Last week, after posting my story about Willie “Little Beaver” Hale, I noticed that there were several readers that found their way to this site not from Facebook, Twitter, or Reddit but rather from an obscure four-lettered website – www.iorr.org. It turns out that this is the official website for the Rolling Stones Fan Club; the acronym “iorr” stands for It’s Only Rock-n-Roll.
I like it, I like it, yes I do.
A little more digging brought me to the site’s fan forum where one inquisitive Stones fan, under the heading Willie Hale – Little Beaver – almost a Stone? had posted that he once read that Little Beaver had been approached to join the Rolling Stones after guitarist Mick Taylor left the band in the 70s. The fan closed with, “Does anybody know anything about this?”
A few years back on the same fan club site, there was this exchange about Little Beaver’s iconic guitar playing on the 1971 Betty Wright hit song ‘Clean Up Woman.’
Rolling Stones Fan 1: “I always thought that the Stones studied the way the two guitars work together on Wright’s hit. There are two interlocking guitar parts on that record that are fun to play. I might be wrong, but I think one of the parts was played by Little Beaver who was supposedly considered for the M. Taylor slot.”
Rolling Stones Fan 2: “You’re right about Little Beaver playing on Clean Up Woman… Great Miami funk… I also heard he was considered to replace Mick Taylor.”
Over the course of the more than 5 hours, over two days, that I spent with the legendary Miami guitarist at his home in Opa-locka, this topic never came up. I did my fair share of prep work for the interview. Did I miss something this big?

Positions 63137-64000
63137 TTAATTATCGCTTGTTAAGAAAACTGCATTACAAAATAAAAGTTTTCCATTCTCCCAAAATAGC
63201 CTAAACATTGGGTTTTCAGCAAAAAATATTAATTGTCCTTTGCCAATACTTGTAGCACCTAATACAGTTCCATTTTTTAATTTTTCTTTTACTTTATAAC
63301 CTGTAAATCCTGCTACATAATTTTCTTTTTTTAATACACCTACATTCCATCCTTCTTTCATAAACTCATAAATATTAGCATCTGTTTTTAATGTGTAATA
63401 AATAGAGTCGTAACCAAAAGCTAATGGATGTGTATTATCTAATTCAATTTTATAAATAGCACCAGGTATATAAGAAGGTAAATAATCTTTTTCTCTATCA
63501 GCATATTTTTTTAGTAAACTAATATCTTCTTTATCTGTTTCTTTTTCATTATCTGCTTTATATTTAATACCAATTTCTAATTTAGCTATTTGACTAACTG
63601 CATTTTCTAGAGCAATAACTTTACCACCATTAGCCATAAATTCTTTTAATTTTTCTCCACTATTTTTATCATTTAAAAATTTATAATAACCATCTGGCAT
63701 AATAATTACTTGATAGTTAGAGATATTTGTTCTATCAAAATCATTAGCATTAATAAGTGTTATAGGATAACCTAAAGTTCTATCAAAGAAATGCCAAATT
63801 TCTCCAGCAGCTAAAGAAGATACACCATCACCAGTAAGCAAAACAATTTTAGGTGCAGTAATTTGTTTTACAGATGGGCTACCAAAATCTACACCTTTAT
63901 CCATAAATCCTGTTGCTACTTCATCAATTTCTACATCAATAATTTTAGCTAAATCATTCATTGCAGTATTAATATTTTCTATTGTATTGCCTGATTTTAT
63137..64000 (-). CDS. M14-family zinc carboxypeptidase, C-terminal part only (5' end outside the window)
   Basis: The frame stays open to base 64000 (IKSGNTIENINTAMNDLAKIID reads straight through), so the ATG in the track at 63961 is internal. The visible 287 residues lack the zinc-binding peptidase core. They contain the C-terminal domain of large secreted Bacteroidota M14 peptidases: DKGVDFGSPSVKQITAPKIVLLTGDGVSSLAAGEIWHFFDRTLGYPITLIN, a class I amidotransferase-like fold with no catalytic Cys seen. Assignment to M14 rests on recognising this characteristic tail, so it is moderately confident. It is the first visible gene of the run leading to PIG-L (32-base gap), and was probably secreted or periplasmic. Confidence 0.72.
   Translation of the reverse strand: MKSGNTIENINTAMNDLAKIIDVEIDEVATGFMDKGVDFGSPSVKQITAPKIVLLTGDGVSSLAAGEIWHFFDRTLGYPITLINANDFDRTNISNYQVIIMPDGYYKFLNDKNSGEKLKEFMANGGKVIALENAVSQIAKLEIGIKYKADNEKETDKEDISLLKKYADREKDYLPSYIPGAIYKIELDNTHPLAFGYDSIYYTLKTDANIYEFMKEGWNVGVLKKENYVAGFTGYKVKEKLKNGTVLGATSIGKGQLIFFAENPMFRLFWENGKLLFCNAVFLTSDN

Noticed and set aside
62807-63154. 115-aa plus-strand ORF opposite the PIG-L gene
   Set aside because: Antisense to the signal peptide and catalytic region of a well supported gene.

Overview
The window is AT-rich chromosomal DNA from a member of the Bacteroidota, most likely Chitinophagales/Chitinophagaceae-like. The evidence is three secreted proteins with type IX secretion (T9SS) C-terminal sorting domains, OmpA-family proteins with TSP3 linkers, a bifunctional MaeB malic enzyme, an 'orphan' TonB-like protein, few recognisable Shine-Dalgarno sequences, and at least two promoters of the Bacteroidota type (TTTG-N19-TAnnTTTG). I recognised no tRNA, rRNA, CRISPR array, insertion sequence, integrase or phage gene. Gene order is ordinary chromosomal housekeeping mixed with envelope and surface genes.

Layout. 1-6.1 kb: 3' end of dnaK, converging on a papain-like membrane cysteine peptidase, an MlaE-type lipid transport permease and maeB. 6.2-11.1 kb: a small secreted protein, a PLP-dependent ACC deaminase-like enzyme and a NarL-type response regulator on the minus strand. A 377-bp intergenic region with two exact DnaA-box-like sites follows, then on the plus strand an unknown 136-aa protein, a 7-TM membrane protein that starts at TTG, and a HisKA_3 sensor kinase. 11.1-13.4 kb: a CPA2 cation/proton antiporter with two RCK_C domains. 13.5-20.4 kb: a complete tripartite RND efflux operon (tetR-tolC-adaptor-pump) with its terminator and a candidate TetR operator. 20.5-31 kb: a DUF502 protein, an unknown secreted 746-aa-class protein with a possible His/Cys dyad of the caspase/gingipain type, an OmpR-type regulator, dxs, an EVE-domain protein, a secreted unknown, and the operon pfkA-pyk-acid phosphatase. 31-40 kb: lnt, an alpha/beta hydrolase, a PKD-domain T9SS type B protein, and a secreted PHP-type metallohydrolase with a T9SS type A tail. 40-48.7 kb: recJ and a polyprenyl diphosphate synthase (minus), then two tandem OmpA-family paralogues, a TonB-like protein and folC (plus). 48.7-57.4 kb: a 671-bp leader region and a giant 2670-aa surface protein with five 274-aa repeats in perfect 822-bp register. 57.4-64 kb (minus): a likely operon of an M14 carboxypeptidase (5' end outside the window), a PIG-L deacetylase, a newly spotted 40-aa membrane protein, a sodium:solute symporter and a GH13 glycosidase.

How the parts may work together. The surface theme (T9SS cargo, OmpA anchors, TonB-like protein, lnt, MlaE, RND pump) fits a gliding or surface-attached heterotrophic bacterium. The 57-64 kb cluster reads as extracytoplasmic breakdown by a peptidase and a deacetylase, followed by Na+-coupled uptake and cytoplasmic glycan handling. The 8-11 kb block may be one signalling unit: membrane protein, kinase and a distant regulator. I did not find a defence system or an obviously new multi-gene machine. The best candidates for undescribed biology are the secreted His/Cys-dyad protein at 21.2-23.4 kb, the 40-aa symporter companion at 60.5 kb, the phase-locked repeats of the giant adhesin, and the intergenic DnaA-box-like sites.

I called Beaver the other night and asked him about it.
No, he said, he was never actually approached to join the English rock band but, …
There was a concert or a tour and I did hear that it was a toss-up between me and Stevie Wonder performing with them.
Was it a concert or a tour? I asked.
I think it was a tour.
Let’s pause for a second and reflect on this.
In the summer of 1972, the Rolling Stones, upon release of their album Exile on Main Street, embarked on a tour across the U.S. and Canada. The opening act night after night? Stevie Wonder.
Wonder, then 21 years old, was just hitting his stride with the release of his LP, Talking Book, which contained the classic hit ‘Superstition.’ On the tour, he would join the Stones on stage during their encores on songs like ‘Honky Tonk Woman’ and ‘I Can’t Get No Satisfaction.’
Willie Clarke, a producer and composer who oversaw the production of ‘Clean Up Woman’ as well as many of Little Beaver’s R&B records at TK said he didn’t have much recollection of the Stones/Beaver story but he said it wouldn’t surprise him that Beaver received consideration.
Beaver won guitarist of the year around that time so he was very popular.
The Stones 1972 American Tour remains one of the most famous concert events in music history and the subject of countless published works including documentaries and photography books. The tour is credited with elevating the band to the very top of the rock-n-roll world.
And Stevie Wonder? With the wider visibility and exposure to a rock audience gained during the tour, his career flourished, cementing him as one of the most celebrated musicians of our time.
Here’s Little Beaver again:
The fact that it was between me and Stevie Wonder… Man, just to be in the company with Stevie Wonder, that’s all I need.
That was great to me.
Stevie Wonder & the Stones, 1972:
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